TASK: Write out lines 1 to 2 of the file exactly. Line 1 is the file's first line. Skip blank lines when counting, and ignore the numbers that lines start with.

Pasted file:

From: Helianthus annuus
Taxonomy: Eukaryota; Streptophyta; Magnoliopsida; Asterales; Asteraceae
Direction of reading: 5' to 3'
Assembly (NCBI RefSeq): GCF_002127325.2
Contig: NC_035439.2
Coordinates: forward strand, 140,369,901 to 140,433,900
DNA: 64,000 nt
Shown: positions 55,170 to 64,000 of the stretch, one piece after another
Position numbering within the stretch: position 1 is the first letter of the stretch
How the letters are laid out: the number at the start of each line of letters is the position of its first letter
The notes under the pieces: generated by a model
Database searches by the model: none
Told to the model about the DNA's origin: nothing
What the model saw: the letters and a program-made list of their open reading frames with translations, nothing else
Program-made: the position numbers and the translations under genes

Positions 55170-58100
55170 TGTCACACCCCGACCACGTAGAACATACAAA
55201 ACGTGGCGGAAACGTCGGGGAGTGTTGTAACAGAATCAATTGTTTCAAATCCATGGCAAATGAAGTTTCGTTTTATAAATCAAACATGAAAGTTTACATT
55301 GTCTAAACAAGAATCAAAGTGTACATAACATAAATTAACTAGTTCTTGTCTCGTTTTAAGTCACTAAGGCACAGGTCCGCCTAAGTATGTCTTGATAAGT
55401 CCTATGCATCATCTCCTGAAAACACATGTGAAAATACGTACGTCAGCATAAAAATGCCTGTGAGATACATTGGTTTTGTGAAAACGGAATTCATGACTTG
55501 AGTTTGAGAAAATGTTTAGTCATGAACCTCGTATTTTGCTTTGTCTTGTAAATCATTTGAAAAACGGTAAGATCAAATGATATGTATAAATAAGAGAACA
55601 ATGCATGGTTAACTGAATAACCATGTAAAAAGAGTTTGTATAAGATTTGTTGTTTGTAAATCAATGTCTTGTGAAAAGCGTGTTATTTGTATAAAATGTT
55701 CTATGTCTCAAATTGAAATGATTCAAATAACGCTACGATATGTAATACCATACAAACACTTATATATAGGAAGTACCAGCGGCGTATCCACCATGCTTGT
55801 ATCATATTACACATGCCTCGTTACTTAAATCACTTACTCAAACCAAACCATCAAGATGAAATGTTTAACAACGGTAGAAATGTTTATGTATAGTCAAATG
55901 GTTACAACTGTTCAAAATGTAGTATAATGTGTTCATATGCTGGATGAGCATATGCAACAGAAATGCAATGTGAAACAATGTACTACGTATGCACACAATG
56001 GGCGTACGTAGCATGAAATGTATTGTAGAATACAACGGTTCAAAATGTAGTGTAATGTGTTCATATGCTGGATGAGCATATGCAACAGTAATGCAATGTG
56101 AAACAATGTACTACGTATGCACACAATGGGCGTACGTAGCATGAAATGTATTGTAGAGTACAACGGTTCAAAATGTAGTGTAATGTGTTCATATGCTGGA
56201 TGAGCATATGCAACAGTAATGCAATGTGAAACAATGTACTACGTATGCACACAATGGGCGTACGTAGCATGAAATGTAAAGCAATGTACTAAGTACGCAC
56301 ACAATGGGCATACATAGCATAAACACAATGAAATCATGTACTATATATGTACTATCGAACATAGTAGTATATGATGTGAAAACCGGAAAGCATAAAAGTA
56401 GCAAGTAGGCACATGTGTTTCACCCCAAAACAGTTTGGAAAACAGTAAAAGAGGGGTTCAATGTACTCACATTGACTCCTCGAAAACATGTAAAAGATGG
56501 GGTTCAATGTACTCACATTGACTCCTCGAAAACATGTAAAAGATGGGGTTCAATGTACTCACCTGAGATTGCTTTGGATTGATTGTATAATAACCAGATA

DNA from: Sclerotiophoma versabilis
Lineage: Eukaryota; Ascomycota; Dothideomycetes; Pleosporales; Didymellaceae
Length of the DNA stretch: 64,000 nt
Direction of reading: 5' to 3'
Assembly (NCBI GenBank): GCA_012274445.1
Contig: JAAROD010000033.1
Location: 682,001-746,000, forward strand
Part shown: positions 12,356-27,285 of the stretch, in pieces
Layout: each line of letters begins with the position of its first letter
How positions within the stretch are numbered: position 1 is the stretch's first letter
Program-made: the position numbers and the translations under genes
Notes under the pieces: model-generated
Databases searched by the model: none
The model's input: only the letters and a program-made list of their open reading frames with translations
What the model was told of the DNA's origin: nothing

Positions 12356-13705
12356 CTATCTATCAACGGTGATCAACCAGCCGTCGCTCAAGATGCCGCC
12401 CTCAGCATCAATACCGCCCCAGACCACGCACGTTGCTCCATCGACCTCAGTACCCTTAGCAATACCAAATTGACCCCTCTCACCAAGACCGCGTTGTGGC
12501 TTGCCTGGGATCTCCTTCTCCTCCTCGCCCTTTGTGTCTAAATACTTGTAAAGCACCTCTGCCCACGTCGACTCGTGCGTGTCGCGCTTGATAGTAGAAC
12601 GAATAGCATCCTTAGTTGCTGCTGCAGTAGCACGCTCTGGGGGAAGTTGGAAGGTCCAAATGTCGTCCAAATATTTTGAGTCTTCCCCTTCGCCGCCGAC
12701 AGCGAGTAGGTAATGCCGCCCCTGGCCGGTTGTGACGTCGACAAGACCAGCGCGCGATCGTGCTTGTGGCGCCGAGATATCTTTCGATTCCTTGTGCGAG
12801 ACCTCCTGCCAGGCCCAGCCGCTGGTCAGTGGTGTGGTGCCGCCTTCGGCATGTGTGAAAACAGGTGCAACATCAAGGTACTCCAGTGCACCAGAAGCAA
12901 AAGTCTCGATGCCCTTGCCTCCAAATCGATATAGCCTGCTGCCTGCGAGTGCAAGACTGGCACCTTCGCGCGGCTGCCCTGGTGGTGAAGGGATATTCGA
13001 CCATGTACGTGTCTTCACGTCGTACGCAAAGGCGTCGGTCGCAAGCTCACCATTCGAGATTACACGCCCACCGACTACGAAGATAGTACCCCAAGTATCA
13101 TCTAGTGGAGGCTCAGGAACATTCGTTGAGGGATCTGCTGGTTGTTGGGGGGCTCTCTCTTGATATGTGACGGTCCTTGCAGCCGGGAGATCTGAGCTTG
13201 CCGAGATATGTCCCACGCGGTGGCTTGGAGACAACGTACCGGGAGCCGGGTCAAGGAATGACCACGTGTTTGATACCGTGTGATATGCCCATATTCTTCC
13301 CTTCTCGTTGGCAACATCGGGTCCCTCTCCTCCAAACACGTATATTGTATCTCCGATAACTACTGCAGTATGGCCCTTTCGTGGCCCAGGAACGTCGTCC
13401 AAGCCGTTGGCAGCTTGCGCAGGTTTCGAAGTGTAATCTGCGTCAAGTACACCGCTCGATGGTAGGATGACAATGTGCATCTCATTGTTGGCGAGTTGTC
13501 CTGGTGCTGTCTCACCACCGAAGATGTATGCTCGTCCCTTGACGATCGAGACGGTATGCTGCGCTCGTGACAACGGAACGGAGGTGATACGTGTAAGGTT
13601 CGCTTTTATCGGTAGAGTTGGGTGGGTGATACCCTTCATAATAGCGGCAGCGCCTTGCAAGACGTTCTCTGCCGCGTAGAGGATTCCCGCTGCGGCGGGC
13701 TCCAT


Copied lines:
From: Helianthus annuus
Taxonomy: Eukaryota; Streptophyta; Magnoliopsida; Asterales; Asteraceae